A local official in Hanoi was released on Friday after being held by disgruntled villagers since Saturday in a lingering land dispute that has grabbed international headlines, in which 38 police officers and government officials were originally taken hostage.
Dang Van Canh, the propaganda official of Hanoi's My Duc District, was escorted out of a communal house in Dong Tam Commune in the morning.
Canh said on a speaker upon his release that he has been well treated, and he was let go as he needs to seek treatment for his bone inflammation which has been causing pains.
He called for villagers to stay calm and return to their daily life, saying the government would solve all their requests about land relocation in accordance with the law.
Canh's release is the latest development in the land dispute that has rocked the country, in which villagers took hostage 38 policemen and officials on Saturday following the police detention of four residents for violating land use registrations. They released 15 on Monday night and three others managed to escape.
Villagers say they are not resisting the government, but want officials to release all those in detention and sit down to solve the land dispute.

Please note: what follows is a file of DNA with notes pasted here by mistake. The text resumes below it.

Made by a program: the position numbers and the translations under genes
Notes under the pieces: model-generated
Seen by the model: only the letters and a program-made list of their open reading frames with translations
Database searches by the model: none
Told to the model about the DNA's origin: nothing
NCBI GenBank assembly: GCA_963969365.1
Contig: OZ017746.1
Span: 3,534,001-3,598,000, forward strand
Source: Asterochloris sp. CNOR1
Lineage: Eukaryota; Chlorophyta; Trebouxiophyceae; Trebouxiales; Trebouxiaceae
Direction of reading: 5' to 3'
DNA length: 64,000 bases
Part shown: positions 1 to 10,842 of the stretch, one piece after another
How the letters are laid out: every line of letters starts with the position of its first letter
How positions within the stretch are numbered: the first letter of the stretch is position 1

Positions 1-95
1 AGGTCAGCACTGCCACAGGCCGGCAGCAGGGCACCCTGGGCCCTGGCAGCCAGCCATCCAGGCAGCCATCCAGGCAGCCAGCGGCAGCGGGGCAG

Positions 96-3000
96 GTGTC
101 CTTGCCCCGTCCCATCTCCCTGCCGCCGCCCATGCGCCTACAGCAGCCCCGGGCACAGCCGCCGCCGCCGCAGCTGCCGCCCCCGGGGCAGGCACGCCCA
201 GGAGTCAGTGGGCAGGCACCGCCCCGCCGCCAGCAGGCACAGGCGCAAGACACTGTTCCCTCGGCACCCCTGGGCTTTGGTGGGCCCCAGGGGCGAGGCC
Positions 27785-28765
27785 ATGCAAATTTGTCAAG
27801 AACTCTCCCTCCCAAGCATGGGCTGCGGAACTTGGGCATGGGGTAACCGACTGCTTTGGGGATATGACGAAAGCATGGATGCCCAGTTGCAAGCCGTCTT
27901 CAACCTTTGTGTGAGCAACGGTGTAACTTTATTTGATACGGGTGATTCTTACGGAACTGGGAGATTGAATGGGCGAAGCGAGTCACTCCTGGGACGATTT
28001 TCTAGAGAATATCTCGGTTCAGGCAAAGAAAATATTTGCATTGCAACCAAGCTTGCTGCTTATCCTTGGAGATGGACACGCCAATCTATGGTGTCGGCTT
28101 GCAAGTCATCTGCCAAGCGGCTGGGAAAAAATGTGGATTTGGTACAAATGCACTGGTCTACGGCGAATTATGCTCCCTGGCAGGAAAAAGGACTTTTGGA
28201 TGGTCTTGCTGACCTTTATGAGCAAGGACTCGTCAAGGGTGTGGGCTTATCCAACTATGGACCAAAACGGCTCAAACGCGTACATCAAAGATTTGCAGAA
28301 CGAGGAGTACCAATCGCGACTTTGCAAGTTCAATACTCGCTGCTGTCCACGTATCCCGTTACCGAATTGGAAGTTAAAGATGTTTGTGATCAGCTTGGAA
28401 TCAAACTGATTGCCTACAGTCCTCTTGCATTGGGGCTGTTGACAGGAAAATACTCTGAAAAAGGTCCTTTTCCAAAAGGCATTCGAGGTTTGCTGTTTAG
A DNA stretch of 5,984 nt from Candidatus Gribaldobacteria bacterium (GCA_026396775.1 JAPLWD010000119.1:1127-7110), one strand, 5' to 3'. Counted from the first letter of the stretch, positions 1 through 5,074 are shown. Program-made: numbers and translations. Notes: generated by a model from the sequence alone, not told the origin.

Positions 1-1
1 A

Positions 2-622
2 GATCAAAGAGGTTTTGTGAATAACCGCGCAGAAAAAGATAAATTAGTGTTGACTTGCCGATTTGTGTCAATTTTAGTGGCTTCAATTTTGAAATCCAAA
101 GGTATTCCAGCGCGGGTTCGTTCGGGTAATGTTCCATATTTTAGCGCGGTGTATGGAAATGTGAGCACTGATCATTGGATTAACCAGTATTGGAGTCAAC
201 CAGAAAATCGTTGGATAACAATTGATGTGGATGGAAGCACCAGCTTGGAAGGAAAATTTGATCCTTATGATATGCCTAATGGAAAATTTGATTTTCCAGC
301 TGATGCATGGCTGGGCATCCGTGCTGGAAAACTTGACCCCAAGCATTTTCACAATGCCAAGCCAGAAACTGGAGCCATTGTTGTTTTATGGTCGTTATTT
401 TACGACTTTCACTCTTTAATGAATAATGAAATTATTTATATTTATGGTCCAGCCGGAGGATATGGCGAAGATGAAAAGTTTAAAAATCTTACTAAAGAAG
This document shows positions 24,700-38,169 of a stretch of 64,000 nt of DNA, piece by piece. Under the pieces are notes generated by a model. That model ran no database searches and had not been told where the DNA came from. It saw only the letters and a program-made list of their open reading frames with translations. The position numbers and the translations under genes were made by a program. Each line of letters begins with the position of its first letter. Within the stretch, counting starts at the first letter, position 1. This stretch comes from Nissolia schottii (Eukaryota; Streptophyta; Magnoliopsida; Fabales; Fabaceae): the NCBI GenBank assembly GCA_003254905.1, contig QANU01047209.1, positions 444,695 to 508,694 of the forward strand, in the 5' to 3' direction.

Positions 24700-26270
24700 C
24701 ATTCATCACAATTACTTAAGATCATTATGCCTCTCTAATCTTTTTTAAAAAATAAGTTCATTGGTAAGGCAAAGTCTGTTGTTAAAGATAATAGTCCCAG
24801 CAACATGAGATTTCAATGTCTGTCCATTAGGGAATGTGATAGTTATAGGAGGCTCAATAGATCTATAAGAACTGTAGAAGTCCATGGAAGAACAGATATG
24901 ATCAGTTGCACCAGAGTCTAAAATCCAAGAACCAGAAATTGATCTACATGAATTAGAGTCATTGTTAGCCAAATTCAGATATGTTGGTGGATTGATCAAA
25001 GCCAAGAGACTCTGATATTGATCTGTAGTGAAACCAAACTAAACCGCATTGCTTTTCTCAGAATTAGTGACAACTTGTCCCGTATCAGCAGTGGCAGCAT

According to Hanoi authorities, the land dispute in the outskirt commune has been lingering for years, and escalated in February this year. Locals have been fighting for what they claim as their agriculture land while the municipal authorities said it belongs to the military.
Hanoi chairman Nguyen Duc Chung, who arrived in the commune on Thursday, said the city would investigate the land dispute over the next 45 days, asking locals to submit relevant documents.
A Government Inspectorate representative also said an investigation would be launched over the disputed land, where military-owned telecoms giant Viettel is building an airport. Hanoi has ordered Viettel and villagers to halt all work on the land pending the investigation.
Vietnam does not technically allow private land ownership but grants land-use rights, which confer the same rights as freehold status.
Land-related grievances remain the main source of concern and protests in the country. In 2012, they accounted for 70 percent of all complaints lodged against the government, according to a parliamentary report.